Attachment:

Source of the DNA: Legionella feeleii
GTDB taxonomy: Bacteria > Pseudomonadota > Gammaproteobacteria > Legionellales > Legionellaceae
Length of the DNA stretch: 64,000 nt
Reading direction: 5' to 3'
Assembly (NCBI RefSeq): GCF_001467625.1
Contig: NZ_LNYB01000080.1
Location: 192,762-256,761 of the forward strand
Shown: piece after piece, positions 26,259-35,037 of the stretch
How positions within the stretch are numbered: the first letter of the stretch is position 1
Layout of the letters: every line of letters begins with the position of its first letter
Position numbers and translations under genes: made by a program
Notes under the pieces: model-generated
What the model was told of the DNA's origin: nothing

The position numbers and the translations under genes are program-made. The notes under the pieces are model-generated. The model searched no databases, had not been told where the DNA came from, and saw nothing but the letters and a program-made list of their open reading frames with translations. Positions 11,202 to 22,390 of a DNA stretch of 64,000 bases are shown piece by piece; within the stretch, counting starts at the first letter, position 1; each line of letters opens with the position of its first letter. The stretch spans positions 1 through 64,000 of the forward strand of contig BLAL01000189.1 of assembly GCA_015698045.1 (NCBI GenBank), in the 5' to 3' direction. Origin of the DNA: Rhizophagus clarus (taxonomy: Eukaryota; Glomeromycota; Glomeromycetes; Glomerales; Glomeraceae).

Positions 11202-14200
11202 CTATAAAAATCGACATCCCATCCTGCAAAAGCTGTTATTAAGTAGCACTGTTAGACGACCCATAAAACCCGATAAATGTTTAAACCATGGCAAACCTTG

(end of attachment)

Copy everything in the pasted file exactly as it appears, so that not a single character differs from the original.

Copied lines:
Source of the DNA: Legionella feeleii
GTDB taxonomy: Bacteria > Pseudomonadota > Gammaproteobacteria > Legionellales > Legionellaceae
Length of the DNA stretch: 64,000 nt
Reading direction: 5' to 3'
Assembly (NCBI RefSeq): GCF_001467625.1
Contig: NZ_LNYB01000080.1
Location: 192,762-256,761 of the forward strand
Shown: piece after piece, positions 26,259-35,037 of the stretch
How positions within the stretch are numbered: the first letter of the stretch is position 1
Layout of the letters: every line of letters begins with the position of its first letter
Position numbers and translations under genes: made by a program
Notes under the pieces: model-generated
What the model was told of the DNA's origin: nothing

The position numbers and the translations under genes are program-made. The notes under the pieces are model-generated. The model searched no databases, had not been told where the DNA came from, and saw nothing but the letters and a program-made list of their open reading frames with translations. Positions 11,202 to 22,390 of a DNA stretch of 64,000 bases are shown piece by piece; within the stretch, counting starts at the first letter, position 1; each line of letters opens with the position of its first letter. The stretch spans positions 1 through 64,000 of the forward strand of contig BLAL01000189.1 of assembly GCA_015698045.1 (NCBI GenBank), in the 5' to 3' direction. Origin of the DNA: Rhizophagus clarus (taxonomy: Eukaryota; Glomeromycota; Glomeromycetes; Glomerales; Glomeraceae).

Positions 11202-14200
11202 CTATAAAAATCGACATCCCATCCTGCAAAAGCTGTTATTAAGTAGCACTGTTAGACGACCCATAAAACCCGATAAATGTTTAAACCATGGCAAACCTTG